Supermarkets are failing to co-operate with efforts to tackle poisonous bacteria found in chicken, according to an industry watchdog.
A board member of the Food Standards Agency said that efforts from grocers to tackle campylobacter, the UK’s most common cause of food poisoning, were “unacceptable.”
The watchdog revealed that up to 79% of raw birds on sale in supermarkets are contaminated with the bacteria, but said Asda, Tesco, Sainsbury’s, Morrisons, Waitrose and the Co-op are all failing to address the problem.
Only Marks & Spencer is providing regular updates on its progress, FSA board member professor Paul Wiles told the Daily Mail.
Wiles said: “In terms of the scientific evidence and how to reduce campylobacter that is not acceptable.”
FSA chief executive Catherine Brown added that supermarkets had “pushed back” against providing information. She added that the grocers were unhappy about the FSA’s publication of campylobacter league tables that compared supermarkets’ performance.
Andrew Opie of the British Retail Consortium told the Daily Mail: “We are surprised to hear this. As Catherine Brown would know her officials are meeting experts from the major retailers regularly through the Acting on Campylobacter Together campaign.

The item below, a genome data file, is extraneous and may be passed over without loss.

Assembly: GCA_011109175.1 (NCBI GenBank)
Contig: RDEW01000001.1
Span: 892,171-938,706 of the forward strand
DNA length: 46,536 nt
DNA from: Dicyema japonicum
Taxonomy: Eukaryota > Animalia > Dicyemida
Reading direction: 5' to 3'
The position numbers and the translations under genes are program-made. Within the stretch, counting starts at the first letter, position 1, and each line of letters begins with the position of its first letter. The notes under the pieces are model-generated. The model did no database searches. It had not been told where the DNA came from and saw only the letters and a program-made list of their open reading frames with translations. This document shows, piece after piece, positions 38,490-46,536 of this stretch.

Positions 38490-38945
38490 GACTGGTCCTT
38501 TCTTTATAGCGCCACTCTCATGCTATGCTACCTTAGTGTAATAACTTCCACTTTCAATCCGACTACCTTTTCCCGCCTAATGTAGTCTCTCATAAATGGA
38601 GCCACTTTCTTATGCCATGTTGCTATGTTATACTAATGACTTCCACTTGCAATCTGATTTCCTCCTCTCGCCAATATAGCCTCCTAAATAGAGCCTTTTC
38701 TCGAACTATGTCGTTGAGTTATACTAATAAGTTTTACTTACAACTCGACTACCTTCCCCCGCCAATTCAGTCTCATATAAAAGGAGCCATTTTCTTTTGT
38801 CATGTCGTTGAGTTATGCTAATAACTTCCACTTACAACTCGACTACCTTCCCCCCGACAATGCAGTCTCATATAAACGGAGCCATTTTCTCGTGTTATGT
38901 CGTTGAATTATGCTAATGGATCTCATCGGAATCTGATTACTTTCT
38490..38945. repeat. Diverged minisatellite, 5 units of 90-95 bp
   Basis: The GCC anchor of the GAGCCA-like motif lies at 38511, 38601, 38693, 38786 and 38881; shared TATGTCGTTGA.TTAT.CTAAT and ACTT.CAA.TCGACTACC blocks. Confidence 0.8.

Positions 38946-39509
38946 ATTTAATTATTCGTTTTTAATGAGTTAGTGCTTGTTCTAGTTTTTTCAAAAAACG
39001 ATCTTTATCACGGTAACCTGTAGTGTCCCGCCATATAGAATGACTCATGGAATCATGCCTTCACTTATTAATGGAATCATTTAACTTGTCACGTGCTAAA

“This is when we share details of progress in the various pilots we are sponsoring.”
The Co-op said it met the FSA last month to discuss its action plan, while other stores, including the big four grocers, all insisted that they were co-operating.
An FSA expose last yearrevealed that campylobacter, a major cause of food poisoning, is present on the external packaging of thousands of fresh whole chickens sold in Britain each day.
Around 280,000 cases of food poisoning each year are associated with campylobacter, which can cause diarrhea and stomach pains.